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TEXRail plans include high-tech approach to safety

A proposed commuter rail line from downtown Fort Worth to Dallas/Fort Worth Airport will be among the first rails in Texas to feature state-of-the-art technology for preventing crashes, an official said.

The TEXRail line, which officials said is on schedule to open by late 2018, will be designed to include a system called positive train control, a Fort Worth Transportation Authority official said.

Project on track

Officials at Trinity Metro are in the final design phase of TEX Rail, and expect to put construction out for bid in December, Baulsir said.

The agency is on track to receive a full-funding grant agreement from the U.S. Transportation Department to pay for up to half the estimated cost of nearly $1 billion in the first quarter of 2016, he said. A full-funding grant agreement is essentially a promise from the federal government to pay a certain sum on a project, although the money can be spread over several years and is subject to approval by Congress.

“We’ve ordered all the rail cars and we’re completing the final design steps now and acquiring real estate along the right-of-way,” said Baulsir. He added that TEXRail will deploy rail cars that are modern and much quieter than those used by the Trinity Railway Express, a service that began in 1996 and now serves downtown Fort Worth to Dallas, following the old Rock Island line through the industrialized Trinity River bottoms corridor.

TEXRail is expected to have about 10,000 riders per day along its 27 miles in its initial year. Demographic modeling shows a good chance of that ridership growing to 15,000 daily passengers, and possibly more, in future years.

The North Central Texas Council of Governments, which helps the T with ridership estimates, has updated numbers showing even stronger job and residential growth in downtown Fort Worth than previously expected, said Dan Kessler, assistant director of transportation.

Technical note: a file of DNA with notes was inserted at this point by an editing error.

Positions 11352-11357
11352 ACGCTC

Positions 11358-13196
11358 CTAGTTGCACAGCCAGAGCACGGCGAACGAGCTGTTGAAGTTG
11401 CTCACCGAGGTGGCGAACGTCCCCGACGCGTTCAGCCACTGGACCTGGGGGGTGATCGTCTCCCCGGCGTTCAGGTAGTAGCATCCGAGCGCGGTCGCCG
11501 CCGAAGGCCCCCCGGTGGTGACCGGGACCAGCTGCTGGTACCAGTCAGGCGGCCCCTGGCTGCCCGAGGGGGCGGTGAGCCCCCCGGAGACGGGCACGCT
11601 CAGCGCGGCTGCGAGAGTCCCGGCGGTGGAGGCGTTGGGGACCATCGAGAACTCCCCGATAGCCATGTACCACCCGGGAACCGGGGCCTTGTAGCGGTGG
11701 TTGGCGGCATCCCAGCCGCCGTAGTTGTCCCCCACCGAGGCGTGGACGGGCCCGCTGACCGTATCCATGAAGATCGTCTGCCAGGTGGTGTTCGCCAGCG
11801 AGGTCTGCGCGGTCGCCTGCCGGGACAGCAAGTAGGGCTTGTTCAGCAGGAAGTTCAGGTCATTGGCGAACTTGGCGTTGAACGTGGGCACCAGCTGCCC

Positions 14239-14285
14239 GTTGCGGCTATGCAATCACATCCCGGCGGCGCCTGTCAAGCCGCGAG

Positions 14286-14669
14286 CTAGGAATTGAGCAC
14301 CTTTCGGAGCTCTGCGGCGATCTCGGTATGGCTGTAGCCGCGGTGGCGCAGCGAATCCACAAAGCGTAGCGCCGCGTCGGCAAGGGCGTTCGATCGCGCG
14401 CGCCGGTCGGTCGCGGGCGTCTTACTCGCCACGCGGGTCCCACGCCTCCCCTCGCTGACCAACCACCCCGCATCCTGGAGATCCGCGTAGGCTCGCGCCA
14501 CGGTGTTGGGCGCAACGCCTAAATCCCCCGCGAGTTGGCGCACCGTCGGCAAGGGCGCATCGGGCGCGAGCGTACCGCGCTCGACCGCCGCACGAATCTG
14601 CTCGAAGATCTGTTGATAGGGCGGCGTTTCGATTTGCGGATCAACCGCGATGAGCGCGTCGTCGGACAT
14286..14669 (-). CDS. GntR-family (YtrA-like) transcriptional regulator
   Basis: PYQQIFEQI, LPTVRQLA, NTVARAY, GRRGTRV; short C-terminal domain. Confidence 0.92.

Getting to work

A handful of residents interviewed at the Intermodal Transportation Center in downtown Fort Worth said they welcomed the opportunity to ride a commuter rail line to a previously underserved area of the county.

TEX Rail will help people who live in central, east, north and south Fort Worth access areas of Northeast Tarrant County where there are lots of good jobs, said Michael Allen, who lives in an apartment near Fort Worth’s historical Stop Six and Meadowbrook neighborhoods.

“We need a train like that,” said Allen, who was waiting for a T bus Wednesday morning to run errands. “A lot of people don’t have vehicles. Some people don’t even known how they’re going to get to the jobs, if they have a job out there. They’ve got to hustle a ride or pay something, and that’s hurting their pocketbooks.”

The complex system, still in development nationwide, uses data from global positioning satellite devices, track-side sensors and other computer technology to determine trains’ locations and watch for human error that can lead to crashes. The system aims to automatically slow down or stop trains as a fail-safe measure to prevent collisions.

After several high-profile fatal crashes nationwide on passenger and freight rail lines between 2002 and 2008, Congress mandated that nearly all rail lines be equipped with positive train control by Dec. 31 of this year. Although railways have been working on the problem for years, those companies have notified the federal government that most of their lines won’t be ready by that deadline.

But the challenge is more manageable for some projects, including TEXRail.

“Basically, it’s a computer system that knows everything about the train — where it is, what it’s doing, how fast it’s going,” said Bob Baulsir, vice president of TEXRail and procurement for Trinity Metro.

“If it’s coming to a curve, it knows the speed limit around the curve, and if the operator is not in compliance with our operating guidelines it’s going to stop the train,” Baulsir said Wednesday, after speaking about TEXRail at a Tarrant Regional Transportation Coalition meeting. “It’s a great way to use GPS and new technology. We’ll be the first in this region to have it.”

Slow, steady progress

The nation’s largest railways, including Fort Worth-based BNSF Railway Co., have said they have made progress in recent years, installing positive train control devices in locomotives, along railroad tracks and in dispatch centers. Even so, the Federal Railroad Administration last month released a report showing that most railroads will miss the deadline.

Railroads are expected to spend several billion dollars installing the hardware and software. In most cases, they must retrofit locomotives and railroad tracks that have been in service for decades.

The TEXRail project can use a portion of a $25 million North Central Texas Council of Governments grant to offset the costs of positive train control.

Article on Star-Telegram by Gordon Dickson — Fort Worth Star-Telegram